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Tyne and Wear HER(7): Sunderland, Humbledon Hill, cremation - Details

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Sunderland, Humbledon Hill, cremation



Religious Ritual and Funerary




Bronze Age


In 1873, during the construction of the Humbledon Hill High Reservoir on the summit of the hill, a barrow was removed and several burials discovered, three in cremation urns (two inverted). The urns, two of which survive, are described as of 'food vessel' type and decorated with incised chevrons, herringbone and zig-zag patterns. A geophysical survey of the surrounding hill in 2001 revealed the probable remains of ditches and/or a palisade trench enclosing the hilltop summit with a possible entrance to the west. Other gullies and ditches are also present. These features are typical of prehistoric enclosures or fortifications but have not been investigated by excavation.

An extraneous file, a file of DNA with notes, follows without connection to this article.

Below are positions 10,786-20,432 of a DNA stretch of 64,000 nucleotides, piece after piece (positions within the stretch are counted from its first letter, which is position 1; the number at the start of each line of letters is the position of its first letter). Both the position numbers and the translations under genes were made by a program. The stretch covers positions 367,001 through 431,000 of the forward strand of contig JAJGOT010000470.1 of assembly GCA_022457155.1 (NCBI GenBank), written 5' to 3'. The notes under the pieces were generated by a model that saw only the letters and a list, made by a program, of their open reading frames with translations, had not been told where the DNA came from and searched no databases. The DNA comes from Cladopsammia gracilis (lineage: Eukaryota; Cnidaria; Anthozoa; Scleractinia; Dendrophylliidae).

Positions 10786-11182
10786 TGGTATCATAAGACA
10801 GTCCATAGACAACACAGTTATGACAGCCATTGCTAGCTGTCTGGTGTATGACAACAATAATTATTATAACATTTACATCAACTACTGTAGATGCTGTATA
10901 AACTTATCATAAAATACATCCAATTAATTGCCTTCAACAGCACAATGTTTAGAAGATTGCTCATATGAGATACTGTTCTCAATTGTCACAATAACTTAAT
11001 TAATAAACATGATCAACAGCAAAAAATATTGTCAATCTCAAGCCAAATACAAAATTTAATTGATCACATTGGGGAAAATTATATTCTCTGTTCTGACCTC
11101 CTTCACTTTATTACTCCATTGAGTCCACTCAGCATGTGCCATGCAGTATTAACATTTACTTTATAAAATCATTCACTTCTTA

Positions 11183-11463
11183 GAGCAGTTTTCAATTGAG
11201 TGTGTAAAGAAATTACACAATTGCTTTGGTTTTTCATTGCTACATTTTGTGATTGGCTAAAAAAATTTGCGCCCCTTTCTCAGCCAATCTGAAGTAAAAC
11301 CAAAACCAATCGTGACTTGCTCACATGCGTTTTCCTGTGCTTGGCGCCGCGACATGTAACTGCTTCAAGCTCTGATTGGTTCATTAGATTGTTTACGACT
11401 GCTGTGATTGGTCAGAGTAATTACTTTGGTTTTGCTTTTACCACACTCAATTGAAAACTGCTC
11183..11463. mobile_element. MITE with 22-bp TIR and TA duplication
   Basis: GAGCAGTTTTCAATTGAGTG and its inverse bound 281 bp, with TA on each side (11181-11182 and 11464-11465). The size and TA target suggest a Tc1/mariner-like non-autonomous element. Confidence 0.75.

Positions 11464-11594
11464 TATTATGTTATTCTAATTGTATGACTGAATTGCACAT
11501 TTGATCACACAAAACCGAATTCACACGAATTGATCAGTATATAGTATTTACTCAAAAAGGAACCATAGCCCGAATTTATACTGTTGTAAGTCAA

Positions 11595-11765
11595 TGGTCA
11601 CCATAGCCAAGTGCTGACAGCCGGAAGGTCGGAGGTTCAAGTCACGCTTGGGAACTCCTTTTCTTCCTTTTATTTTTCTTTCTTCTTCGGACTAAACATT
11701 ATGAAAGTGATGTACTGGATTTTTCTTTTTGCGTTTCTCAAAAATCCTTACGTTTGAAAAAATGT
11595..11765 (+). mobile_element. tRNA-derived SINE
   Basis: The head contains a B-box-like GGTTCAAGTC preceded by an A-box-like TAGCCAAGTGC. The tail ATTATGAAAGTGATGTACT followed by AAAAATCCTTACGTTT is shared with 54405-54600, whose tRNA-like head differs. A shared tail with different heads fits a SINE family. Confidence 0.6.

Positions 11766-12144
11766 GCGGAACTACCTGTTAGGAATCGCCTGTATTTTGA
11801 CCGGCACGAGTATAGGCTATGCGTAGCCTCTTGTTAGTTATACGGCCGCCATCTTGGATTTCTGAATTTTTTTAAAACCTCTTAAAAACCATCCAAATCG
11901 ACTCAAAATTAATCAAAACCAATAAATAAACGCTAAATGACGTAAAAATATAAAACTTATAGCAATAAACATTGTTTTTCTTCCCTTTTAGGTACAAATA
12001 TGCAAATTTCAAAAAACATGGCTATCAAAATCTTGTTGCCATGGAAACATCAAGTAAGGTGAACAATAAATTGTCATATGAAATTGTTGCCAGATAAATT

<< HER 7 >> G.B. Gibbs, 1912, Early History of the Water Supplies of Sunderland and South Shields, Antiquities of Sunderland, Vol. XII (for 1911), p. 3 Transactions Natural History Society Northumberland, Durham and Newcastle, 1877, Note on Cinerary Vases found at Humbledon Hill, near Sunderland, Vol. V (for 1873-6), p. 97 W. Greenwell, 1877, British Barrows, pp. 440-1 Transactions Architectectural & Archaeological Society of Durham and Northumberland, 1890, A Prae-Historic Cist Burial at Sacriston, Vol. III (for 1880-89), p. 184 Archaeologia Aeliana, C.T. Trechmann, 1914, Prehistoric Burials in the County of Durham, 3, XI, pp. 120-1, 137 R. Miket, 1984, The Prehistory of Tyne and Wear, pp. 60-61, no. 4.1 R. Young, 1980, Transactions Architectectural & Archaeological Society of Durham and Northumberland An Inventory of Barrows in Co. Durham, New series, Vol. 5, p. 12 W. Page, ed. 1905, Early Man, Victoria County History, Durham, Vol. I, p. 208 Geoquest 2000, An Archaeological Assessment for ... Humbledon Hill, Sunderland

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